For Immediate Release, April 12, 2018
Contact: Gwen Dobbs, Defenders of Wildlife, 202-772-0269, firstname.lastname@example.org
WASHINGTON (April 12, 2018) — Rep. Mike Conaway (R- TX) introduced legislation in the U.S. House of Representatives today reauthorizing the farm bill. In addition to addressing traditional agricultural and food policy, the farm bill has major implications for wildlife and our environment. The House legislation contains toxic riders, including a particularly egregious one that would exempt pesticides from key Endangered Species Act protections and others that would weaken species protections and severely weaken safeguards on national forestlands.
Defenders of Wildlife President and CEO, Jamie Rappaport Clark, issued the following statement:
“The House legislation hijacks the farm bill. Important legislation has been turned into a vehicle for attacking bedrock environmental laws and damaging our wildlife and national forests. The severe overrides of the Endangered Species Act and the Clean Water Act would allow the killing of endangered wildlife and the dumping of pesticides in waterways, with virtually no legal consequences.
“A real ‘poison pill’ rider added to the bill should raise anew Rachel Carson’s warning in ‘Silent Spring’ issued so many years ago. The rider eviscerates Endangered Species Act requirements for the Environmental Protection Agency to work with the expert fish and wildlife agencies when approving pesticide use, while shielding the pesticide industry from liability for harming endangered wildlife. This reckless provision gives the pesticide industry a free pass to poison pollinators and hundreds of endangered and threatened species with potentially dangerous chemicals.
“In addition, the forestry title is a massive attack on environmental safeguards for clean drinking water, endangered species, forest restoration and science-based decision making on our forests. It exempts 6,000-acre-logging projects from even basic review and oversight under the National Environmental Policy Act—doubling the size of the largest existing exemptions—and adds a long list of new exemptions; directs the forest service to ignore impacts to endangered species and wilderness areas, when approving the use of these exemptions. What’s more, it exempts the Forest Service from important consultations with wildlife experts under the Endangered Species Act.
“Members of Congress interested in passing a farm bill should oppose these and other riders that will only serve to stop the legislative process in its tracks. Congress should craft a balanced bill that serves the needs of the agricultural community while protecting the fish, wildlife, and plants that depend on private lands and forests nationwide.”
- The Farm Bill is the marquee legislative responsibility of the House and Senate Agriculture Committees. Congress reauthorizes the Farm Bill about every five years. The current 2014 Farm Bill is set to expire on September 30, 2018.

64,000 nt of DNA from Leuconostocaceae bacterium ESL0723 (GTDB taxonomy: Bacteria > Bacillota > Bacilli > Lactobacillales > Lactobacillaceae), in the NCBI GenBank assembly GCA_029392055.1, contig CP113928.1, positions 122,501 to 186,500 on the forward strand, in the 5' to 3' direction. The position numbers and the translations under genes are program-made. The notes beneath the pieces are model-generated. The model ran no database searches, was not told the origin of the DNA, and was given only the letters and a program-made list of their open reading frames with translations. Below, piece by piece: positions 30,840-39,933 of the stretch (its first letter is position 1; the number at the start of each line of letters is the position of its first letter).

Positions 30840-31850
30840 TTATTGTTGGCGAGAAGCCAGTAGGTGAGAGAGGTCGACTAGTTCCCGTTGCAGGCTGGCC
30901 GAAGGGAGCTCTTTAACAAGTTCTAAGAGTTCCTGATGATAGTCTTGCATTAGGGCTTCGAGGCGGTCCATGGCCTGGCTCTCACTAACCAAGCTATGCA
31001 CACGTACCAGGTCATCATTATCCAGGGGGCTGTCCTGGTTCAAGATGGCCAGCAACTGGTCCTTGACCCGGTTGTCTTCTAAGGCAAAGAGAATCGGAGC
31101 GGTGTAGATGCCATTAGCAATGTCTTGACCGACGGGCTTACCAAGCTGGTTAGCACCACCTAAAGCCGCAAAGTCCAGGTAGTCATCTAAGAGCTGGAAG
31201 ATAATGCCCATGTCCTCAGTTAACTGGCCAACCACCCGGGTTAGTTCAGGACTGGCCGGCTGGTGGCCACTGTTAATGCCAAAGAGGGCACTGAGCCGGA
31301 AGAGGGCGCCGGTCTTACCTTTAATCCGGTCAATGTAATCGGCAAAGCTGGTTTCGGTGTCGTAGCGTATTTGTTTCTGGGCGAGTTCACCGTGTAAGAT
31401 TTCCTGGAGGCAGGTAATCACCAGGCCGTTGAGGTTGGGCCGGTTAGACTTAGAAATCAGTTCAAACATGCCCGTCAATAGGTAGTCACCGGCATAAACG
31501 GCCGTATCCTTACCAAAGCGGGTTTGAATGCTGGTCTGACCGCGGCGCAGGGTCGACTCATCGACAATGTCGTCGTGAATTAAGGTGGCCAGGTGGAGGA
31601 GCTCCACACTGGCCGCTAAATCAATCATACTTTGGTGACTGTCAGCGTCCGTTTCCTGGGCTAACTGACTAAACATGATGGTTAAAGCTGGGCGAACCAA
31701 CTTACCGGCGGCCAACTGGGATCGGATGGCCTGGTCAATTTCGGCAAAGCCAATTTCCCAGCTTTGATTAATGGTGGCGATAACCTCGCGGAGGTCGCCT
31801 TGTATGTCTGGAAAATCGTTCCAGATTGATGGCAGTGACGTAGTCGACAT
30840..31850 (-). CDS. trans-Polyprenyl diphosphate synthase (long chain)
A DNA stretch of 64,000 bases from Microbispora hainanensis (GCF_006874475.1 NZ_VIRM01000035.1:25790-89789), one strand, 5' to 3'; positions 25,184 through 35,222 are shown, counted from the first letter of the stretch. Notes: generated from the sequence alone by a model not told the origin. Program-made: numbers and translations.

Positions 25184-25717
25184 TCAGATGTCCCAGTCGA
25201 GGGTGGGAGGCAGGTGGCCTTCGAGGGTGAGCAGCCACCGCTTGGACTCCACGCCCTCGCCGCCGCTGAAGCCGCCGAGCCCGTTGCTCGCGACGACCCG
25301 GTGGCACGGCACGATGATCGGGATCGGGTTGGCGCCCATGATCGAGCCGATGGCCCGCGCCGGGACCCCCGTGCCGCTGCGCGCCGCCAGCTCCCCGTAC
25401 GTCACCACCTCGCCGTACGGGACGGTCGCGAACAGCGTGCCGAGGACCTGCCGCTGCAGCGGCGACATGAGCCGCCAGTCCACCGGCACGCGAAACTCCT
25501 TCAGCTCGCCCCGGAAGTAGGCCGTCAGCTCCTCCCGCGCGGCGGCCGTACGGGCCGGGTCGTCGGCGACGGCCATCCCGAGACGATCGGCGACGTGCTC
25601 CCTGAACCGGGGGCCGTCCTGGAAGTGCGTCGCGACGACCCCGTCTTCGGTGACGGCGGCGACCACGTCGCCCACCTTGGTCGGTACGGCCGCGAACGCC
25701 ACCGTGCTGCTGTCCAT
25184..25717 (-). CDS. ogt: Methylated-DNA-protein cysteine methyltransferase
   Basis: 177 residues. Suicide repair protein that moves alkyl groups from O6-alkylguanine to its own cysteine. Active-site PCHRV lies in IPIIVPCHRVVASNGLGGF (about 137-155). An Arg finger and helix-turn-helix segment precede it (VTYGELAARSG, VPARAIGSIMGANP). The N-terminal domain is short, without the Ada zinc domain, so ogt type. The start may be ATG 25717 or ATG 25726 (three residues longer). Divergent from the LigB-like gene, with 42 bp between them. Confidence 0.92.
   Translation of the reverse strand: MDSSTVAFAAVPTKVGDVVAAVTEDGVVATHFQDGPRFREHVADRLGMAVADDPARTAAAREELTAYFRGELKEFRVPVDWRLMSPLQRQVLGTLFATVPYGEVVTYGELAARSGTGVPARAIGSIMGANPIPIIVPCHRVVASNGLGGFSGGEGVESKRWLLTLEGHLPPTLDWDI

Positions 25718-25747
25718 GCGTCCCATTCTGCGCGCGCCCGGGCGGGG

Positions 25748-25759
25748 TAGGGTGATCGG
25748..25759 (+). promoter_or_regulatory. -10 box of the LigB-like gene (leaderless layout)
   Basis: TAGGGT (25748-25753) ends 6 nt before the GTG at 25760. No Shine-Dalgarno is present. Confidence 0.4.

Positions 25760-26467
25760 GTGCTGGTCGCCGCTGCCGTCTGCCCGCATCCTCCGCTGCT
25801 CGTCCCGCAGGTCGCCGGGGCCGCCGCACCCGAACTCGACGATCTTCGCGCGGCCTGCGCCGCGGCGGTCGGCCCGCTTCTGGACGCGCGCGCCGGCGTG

- The Farm Bill is the largest source of federal funds for habitat conservation on private lands. Two-thirds of land in the lower 48 states is privately owned, and more than 40 percent of that is managed for agriculture. Many species of conservation concern, including federally protected and candidate species, depend on private lands. Conservation of these lands is essential to their recovery.
- Title IX drastically weakens important requirements under the Endangered Species Act that address the effects of toxic pesticides on threatened and endangered species including Pacific salmon, black-footed ferrets, and butterflies. This damaging language would exempt pesticide manufacturers and users from liability under Section 9 of the Act for killing endangered wildlife. It would also remove the requirement under ESA Section 7 for the Environmental Protection Agency (EPA) to work with expert federal wildlife agencies to assess the effects of toxic and potentially dangerous pesticide products on endangered and threatened species. Instead, the bill allows EPA to make its own self-interested determinations regarding the impacts of pesticides on endangered species, and removes any requirements for the EPA to make those determinations within a reasonable timeframe. For pesticides that are already registered, the EPA would not be required to complete reviews until 2026 or 2033 and for pesticides registered after enactment of this language, the EPA would have four whole years after the registration date to complete species-related reviews. On January 25, over 250 conservation, consumer, agricultural and other public interest groups sent a letter to Congress opposing all efforts to weaken essential on-the-ground protections from pesticides for listed species. This title also undermines important Clean Water Act permitting safeguards for pesticides directly sprayed into waterways.
- Title VIII exempts logging operations up to 6000 acres (double current exemptions) from safeguards under the National Environmental Policy Act. It adds new exemptions, rolls back other safeguards under the current law – allowing for exempt logging in the back country and diluting resources away from addressing fire issues near where people live.
- Defenders of Wildlife developed recommendations for the farm bill. The priority recommendations are available here; the complete recommendations are available here.
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